By Ingle International
Learning Français Can Open Up Doors to Other Languages… and the world!
Remember when you were a kid and you’d fight your parents when it came to doing your French homework? Whether you were enrolled in French immersion or took one core class per year, unless you were a lover of languages from a young age, learning French probably felt like a chore. But now—as you prepare for graduation and begin to apply for jobs—you may finally understand why you shouldn’t have been fighting Mom all those years.
Depending on where you live in Canada, proficiency in French can mean that you’ll get the job over your English-only competition.
Interested in government jobs? For the most part, bilingualism is a must. We live in a nation with two official languages—and that’s pretty cool. So once you’re in the working world, you need to communicate with your French-language clients, represent your French-language market, or take business trips where you may be expected to—surprise, surprise—speak French!
Hold on. Not all jobs require this much interaction with French-speaking communities.
In fact, some won’t require French language skills at all. Still, learning another language as a kid means it’s that much easier to pick up a third language as an adult. Wondering why you’d want to? Travelling, for starters. And how about teaching ESL abroad, doing a cross-cultural exchange, volunteering in countries in need, falling in love with a foreigner? The list goes on…
So, forget your not-so-great marks as a youngster! Think about how languages can open up doors to job opportunities, overseas internships, travel, love, and the world! It never hurts to take a language class as an elective in university. Or, you could even enroll in a language school independent of your post-secondary institution. International friends, smaller class sizes, and marks that don’t count towards your final grade are just a few of the perks!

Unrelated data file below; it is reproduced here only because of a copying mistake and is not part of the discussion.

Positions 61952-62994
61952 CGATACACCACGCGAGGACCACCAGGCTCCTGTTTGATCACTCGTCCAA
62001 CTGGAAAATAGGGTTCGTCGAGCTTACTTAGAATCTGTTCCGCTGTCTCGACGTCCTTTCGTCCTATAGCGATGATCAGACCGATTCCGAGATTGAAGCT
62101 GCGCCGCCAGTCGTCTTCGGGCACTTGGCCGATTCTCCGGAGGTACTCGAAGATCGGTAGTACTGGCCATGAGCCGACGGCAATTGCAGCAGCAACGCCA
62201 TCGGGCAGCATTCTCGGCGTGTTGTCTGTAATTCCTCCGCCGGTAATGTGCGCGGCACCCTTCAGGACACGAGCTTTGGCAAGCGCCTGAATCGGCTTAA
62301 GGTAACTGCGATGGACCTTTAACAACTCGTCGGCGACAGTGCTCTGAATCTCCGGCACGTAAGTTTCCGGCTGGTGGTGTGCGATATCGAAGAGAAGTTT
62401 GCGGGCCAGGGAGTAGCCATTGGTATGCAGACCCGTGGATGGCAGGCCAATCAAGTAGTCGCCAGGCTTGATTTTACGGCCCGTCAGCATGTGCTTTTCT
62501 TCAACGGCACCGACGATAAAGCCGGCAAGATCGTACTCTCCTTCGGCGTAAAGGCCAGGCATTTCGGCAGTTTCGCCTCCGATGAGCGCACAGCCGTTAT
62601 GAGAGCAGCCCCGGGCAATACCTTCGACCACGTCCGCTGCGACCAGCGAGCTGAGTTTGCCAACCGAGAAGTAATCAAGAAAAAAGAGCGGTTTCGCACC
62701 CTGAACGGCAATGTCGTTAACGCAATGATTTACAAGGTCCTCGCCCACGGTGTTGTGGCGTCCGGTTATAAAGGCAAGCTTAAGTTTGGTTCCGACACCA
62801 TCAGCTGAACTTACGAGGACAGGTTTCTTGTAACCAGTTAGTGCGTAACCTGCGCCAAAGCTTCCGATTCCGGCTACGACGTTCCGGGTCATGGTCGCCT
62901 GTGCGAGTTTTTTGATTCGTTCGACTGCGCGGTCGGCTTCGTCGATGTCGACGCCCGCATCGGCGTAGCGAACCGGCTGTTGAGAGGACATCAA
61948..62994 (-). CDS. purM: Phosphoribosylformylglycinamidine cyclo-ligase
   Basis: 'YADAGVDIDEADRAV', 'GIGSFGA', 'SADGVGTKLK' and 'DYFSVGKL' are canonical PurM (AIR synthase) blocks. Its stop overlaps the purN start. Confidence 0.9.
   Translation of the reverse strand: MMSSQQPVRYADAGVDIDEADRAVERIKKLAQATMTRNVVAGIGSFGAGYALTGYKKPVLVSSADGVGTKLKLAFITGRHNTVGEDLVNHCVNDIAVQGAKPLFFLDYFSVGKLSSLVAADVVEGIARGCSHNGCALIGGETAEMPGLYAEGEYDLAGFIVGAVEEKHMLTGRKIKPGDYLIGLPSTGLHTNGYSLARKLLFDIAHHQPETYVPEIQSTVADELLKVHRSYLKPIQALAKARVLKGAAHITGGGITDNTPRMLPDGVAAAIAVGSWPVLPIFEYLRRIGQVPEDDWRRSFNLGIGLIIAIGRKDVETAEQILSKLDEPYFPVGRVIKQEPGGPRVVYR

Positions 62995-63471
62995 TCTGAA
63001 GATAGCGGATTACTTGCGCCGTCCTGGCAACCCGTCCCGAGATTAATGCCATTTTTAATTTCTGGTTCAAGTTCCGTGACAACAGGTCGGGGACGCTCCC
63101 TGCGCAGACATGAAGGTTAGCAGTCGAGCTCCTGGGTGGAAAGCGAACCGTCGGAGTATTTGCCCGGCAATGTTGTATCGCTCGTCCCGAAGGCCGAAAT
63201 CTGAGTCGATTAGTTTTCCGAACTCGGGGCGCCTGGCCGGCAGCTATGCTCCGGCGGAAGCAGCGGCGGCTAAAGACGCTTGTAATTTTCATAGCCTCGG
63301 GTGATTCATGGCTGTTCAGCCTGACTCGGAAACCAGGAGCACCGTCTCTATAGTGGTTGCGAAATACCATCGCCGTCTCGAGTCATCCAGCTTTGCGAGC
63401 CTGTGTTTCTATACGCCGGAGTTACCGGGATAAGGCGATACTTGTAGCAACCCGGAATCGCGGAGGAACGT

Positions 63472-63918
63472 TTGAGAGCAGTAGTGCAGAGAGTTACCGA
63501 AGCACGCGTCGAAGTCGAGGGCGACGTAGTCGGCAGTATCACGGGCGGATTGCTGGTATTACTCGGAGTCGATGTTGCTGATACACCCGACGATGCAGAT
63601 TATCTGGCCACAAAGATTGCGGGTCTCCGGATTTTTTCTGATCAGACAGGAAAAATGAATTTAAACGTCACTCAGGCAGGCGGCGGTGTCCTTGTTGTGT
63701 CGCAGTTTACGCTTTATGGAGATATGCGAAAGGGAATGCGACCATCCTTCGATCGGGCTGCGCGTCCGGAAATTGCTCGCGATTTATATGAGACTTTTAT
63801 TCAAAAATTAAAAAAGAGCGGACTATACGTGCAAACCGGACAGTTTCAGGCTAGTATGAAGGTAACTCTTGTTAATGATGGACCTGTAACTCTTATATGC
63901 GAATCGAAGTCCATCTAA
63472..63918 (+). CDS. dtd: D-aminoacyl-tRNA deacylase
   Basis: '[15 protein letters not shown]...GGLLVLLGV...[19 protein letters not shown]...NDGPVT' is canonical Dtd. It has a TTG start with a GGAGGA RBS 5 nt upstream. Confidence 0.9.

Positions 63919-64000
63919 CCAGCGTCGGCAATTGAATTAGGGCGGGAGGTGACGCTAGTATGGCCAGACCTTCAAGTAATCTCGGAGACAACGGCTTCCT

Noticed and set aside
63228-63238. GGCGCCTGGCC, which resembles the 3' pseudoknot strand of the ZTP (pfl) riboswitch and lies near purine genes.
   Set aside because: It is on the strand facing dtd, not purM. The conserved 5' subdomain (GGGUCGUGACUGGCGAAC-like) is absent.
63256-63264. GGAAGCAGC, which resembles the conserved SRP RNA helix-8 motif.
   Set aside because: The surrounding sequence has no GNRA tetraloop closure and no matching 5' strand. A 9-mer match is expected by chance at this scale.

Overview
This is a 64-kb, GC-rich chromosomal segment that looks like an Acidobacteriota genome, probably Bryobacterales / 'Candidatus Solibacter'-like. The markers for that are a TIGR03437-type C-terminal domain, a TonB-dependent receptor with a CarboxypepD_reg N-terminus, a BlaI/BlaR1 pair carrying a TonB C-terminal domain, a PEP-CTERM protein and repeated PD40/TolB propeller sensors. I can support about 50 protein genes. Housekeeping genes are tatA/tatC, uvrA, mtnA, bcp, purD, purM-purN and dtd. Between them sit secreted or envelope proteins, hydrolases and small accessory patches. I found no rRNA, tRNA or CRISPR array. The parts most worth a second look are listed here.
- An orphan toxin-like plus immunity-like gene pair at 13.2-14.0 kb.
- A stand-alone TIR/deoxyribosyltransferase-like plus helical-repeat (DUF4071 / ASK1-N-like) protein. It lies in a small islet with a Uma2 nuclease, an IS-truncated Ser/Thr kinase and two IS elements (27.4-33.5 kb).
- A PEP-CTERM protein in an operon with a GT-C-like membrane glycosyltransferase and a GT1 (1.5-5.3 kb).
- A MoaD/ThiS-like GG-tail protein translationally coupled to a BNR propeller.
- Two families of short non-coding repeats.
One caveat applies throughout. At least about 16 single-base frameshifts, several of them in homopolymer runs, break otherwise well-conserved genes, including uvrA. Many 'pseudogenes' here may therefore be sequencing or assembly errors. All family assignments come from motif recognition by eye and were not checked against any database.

And if you’re still not convinced that learning a language is for you, think about the long-term effects. Yes, it’s hard to picture life beyond school. (You do spend close to 20 years of your life as a student!). But I guarantee that just a few short years after graduation, you’ll realize how quickly time passes. Learning another language improves your communication skills, helps with memory retention, and may even delay Alzheimer’s! (You don’t want to experience what the lovebirds in The Notebook did, now do you?)
And the best part?
Learning a new language means meeting new friends, and potentially even finding romance! And what could be more romantic than sharing with your true love a language no one else understands? Not a whole lot, I assure you. And believe me, I speak from keiken*—err, I mean experience!
*Japanese word for “experience”
Want to learn a language?
Find language courses in Canada’s three largest cities:
Please note that Ingle International does not endorse any of the language programs listed in this article. They are here as resources to help you get started! Always do your research to find out if the program you are considering is reputable—especially before joining a study abroad program.
This article, written by Kathleen O’Hagan, is provided by Ingle International, specializing in travel insurance since 1946. Ingle International has partnered with Studentawards to provide students with the best travel health solutions for their overseas adventures. For more information, visit our partner site at http://inglestudents.com/studentawards/.